Ed­i­tor’s Let­ter

Yoga Journal - - CONTENTS -

IN MY LIFE, THE ONLY CON­STANT HAS BEEN

change—jobs, apart­ments, scenery, re­la­tion­ships, health, opin­ions, and so on. Ac­cept­ing change is hard for some­one like me who is drawn to struc­ture, or­ga­ni­za­tion, and clear goals and ex­pec­ta­tions, but

I can hon­estly say that I’m al­ways hap­pier when I let go of rigid­ity and con­trol and sur­ren­der to the nat­u­ral ebb and flow of things. When I trust that I am ex­actly where I’m sup­posed to be—in­stead of try­ing to force an out­come— team­work im­proves; cre­ativ­ity flour­ishes; and my life feels more in­ter­est­ing, rich, and full of op­por­tu­nity.

Teacher Rosie Acosta’s story, on page 46, is the per­fect ex­am­ple of how life can point you in the right di­rec­tion if you are open to read­ing the signs. De­pressed, anx­ious, and on pro­ba­tion af­ter grow­ing up in a vi­o­lent neigh­bor­hood in East Los An­ge­les, Acosta vis­ited a med­i­ta­tion cen­ter at the sug­ges­tion of her mother. To­tally out of her realm, the high school se­nior was skep­ti­cal but cu­ri­ous. Once there, she found her­self at­tracted to talks about be­ing re­spon­si­ble for your own hap­pi­ness. Fast-for­ward 17 years, and Acosta has stud­ied with some of the coun­try’s most in­flu­en­tial asana and med­i­ta­tion teach­ers, and she in­spires thou­sands of peo­ple ev­ery day through her own teach­ings and well­ness pod­cast.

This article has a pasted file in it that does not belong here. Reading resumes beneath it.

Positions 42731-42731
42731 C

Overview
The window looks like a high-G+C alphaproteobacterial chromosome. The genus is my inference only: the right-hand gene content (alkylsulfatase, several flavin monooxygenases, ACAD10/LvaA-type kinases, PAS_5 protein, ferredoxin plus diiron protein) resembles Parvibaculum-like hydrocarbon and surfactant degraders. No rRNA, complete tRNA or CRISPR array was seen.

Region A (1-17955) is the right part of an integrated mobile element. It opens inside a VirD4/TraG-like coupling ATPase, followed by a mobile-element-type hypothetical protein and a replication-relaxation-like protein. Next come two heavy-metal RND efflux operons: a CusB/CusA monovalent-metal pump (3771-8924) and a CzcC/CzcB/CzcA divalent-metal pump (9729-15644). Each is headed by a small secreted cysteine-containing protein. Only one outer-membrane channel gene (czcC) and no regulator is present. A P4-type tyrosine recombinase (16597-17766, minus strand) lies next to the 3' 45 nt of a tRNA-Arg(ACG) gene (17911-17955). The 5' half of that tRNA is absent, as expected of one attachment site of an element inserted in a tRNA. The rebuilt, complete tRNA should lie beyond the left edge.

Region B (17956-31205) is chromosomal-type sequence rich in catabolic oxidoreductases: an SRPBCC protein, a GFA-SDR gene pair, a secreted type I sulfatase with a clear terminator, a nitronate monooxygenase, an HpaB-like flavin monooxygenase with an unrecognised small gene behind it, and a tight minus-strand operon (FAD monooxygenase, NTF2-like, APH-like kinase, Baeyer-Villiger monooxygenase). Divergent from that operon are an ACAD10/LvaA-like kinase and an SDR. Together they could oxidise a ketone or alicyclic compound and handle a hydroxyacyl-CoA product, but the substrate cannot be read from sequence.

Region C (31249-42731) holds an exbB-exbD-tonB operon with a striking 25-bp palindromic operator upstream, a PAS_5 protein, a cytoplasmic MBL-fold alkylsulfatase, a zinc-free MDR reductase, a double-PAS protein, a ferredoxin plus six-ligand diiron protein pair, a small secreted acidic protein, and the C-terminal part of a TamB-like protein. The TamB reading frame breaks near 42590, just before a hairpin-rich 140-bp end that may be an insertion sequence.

On page 38, we share an­other pow­er­ful story of trans­for­ma­tion: Plagued by mal­adies that were tak­ing both a phys­i­cal and men­tal toll, au­thor and Ayurvedic prac­ti­tioner Sa­hara Rose Ketabi was able to turn her health around only af­ter find­ing Ayurveda. The seven chakra-in­spired soups she shares here, from her new cook­book, Eat Feel Fresh, can help you, too—whether you’re feel­ing un­bal­anced or just want some­thing fun to serve as the sea­sons change and the hol­i­days pull our at­ten­tion to­ward fam­ily, friends, and fes­tiv­i­ties.

Take self-care a step fur­ther on page 78, where Ali­son West, founder of the Yoga Union Back­care & Sco­l­io­sis Cen­ter in New York City, teaches a se­quence for deal­ing with back pain and poor pos­ture. West’s in­no­va­tive use of a dowel— a prop you won’t want to live with­out af­ter try­ing— is truly trans­for­ma­tional.

And while we are talk­ing about change, it seems ap­pro­pri­ate to ac­knowl­edge shifts here at

Yoga Jour­nal. What started in 1975 as essen­tially the tech­ni­cal news­let­ter of the Cal­i­for­nia Yoga Teach­ers As­so­ci­a­tion has mor­phed into a na­tional me­dia brand reach­ing mil­lions of peo­ple ev­ery month in print, on­line, and via so­cial me­dia. The con­tent we share has shifted de­pend­ing on our ed­i­tors, trends in yoga and well­ness, and the pulse of the mag­a­zine in­dus­try. We’re con­stantly try­ing to re­spond to reader needs and pro­vide valu­able ser­vice in the form of yoga prac­tices, phi­los­o­phy, and teach­ing tips that will help you find har­mony on and off the mat. As we move into a new phase, we aim to be more in­clu­sive, rep­re­sen­ta­tive, and real. And we hope you will con­tinue to reach out and share with us what is (or isn’t) work­ing for you—via so­cial me­dia or at ed­i­[email protected]­ga­jour­nal.com—so that we can evolve to­gether.

SELF-RE­FLEC­TION Cover model Rosie Acosta med­i­tates at the Self-Re­al­iza­tion Fel­low­ship tem­ple in Los An­ge­les.

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